Greetings and hearty congratulations to all the graduates and their human nurturers. Thank you, as well, for your ongoing support and presence here today, Siri, Alexa and Hal; what would we do without you? Please don’t answer that.

I would be remiss if I didn’t begin the remarks of this auspicious, unsolicited address to all graduating fifth graders with a comment about spacing. Standards may appear to relax in the foreseeable future, but you must proceed with a generational vigilance that may even defy your parents’ practice.

Do not be swayed by sophistry and moral relativism. Emphatically and unequivocally — lest virulant tribalism run roughshod over our social contract — always put one space after a period. Always.

Like most of your parents and grandparents, I was taught two put two spaces after a period. Through repetition and reinforcement, seated at an Apple IIGS, that successive striking of the space bar as though our hearts beat as one.

I was also taught that Pluto was a planet. That Columbus discovered America (three ships!) That there were four co-equal food groups. That Rosa Parks was a nice lady who was too tired to move seats on the bus. That gay people could serve in the military as long as no one knew they were gay. That Detroit was a panacea prior to 1967. That voting is a fundamental right and every vote is equal.

As much as we want you to learn, what we really need is your help unlearning. Unlearning, with the possible exception of the quadratic formula, is harder than learning. It requires us to consider and confront our privileges as the result of and cause of others’ oppression.

You’re not immune to the implicit biases that we inherited from your grandparents and they from theirs — what justifies someone as other, lesser; somehow deserving of the particular consequences of structural inequities — but you are better inoculated than anyone before you.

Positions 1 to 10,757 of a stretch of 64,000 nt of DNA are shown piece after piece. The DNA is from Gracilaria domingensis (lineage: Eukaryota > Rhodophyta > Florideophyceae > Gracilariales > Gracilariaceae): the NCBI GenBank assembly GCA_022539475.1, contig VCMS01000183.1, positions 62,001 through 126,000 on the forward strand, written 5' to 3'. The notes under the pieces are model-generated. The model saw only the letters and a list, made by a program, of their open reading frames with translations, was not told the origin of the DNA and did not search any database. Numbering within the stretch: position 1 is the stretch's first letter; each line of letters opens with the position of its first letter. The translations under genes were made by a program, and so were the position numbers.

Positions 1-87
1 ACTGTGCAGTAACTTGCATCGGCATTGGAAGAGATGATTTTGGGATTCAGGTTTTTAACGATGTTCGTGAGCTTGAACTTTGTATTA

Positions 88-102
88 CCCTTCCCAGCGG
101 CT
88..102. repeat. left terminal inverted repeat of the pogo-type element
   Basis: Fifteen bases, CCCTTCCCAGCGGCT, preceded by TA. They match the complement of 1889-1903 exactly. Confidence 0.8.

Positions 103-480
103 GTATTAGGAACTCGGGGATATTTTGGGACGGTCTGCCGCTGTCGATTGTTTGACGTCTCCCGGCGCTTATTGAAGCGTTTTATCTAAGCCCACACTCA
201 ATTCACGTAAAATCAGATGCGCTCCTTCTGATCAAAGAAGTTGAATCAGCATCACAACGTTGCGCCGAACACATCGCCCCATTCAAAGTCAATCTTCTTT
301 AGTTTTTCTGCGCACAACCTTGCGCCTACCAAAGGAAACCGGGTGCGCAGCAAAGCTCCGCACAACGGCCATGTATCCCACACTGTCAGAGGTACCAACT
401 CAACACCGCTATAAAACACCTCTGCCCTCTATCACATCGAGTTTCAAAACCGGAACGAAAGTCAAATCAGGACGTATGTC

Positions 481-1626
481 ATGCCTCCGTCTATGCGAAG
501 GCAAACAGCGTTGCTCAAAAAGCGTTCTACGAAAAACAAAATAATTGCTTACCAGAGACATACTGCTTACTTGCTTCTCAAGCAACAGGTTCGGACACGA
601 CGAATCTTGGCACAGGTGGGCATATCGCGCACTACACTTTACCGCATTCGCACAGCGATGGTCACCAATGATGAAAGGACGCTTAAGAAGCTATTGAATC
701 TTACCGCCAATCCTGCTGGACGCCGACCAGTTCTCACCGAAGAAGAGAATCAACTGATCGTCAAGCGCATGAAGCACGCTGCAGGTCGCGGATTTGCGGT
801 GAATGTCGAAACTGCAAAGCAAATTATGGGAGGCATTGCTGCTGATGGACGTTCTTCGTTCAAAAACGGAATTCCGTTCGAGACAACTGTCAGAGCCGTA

That’s not because we genetically engineered you to be more enlightened. Yes, you have access to a greater diversity of hypoallergenic pets and freedom from the burden so many of us carry of growing, we were assured, a watermelon in our stomachs. Nor did you ride facing backwards in the trunk of station wagons or get your tonsils out just for yucks.

Your advantage is that others sacrificed their livelihoods and lives — some in the spotlight, most in anonymity — not to solve the problems of racism, sexism and ableism, homophobia, transphobia and xenophobia for you, but to give you a shot at justice.

Do not throw away your shot.

I got you a graduation present, Class of 2020. No, it’s not a Nokia 3310 brick phone. But I wish it were, so you could learn how to text the old fashioned way and experience dropping your phone as low comedy rather than high tragedy.

Alas, I have but one Nokia 3310 brick phone to give and I give it to my son Judah, your fellow graduate, that he may realize 3G is plenty of Gs, come to appreciate the abundance that surrounds him and not let the snake from Snake eat its own tail.

My gift to you, like the time-honored savings bond, is one that will take some time to mature, but unlike Youtube comments, will ultimately mature. In 2018, I was one of 2,519,975 voters to support Proposition 2, amending the Michigan state constitution to create an independent citizens redistricting commission.

This spring, I was one of 6,000 residents who applied to serve on the 13 member commission that will erase current gerrymandering and redraw state congressional and legislative boundaries to make them compliant, compact and competitive.

The odds of me being randomly selected as one of your commissioners, then, are slightly better than being deemed to be possessed by Satan (7,000-to-one, though that’s bound to be skewed by middle school exorcisms).

The process, in any case, will be non-partisan and guarded from special interests — commission reporting would probably be more succinct without me — and the result will be that you get to choose your elected officials and not vice versa.

Indeed, you will be among 1.5 million eligible new Michigan voters over the next 8 years. That’s approximately how many votes it took total for Democrat Megan Cavanagh to win a seat on the Michigan State Supreme Court. Why do judges run as political-party candidates? Good question, Graduates.

I will say to you, in closing, what the playwright Tony Kushner said to me at my commencement:

Seek the truth; when you find it, speak the truth; interrogate mercilessly the truth you’ve found; and act, act, act. The world is hungry for you, the world has waited for you, the world has a place for you. Take it. Mazel tov. Change the world.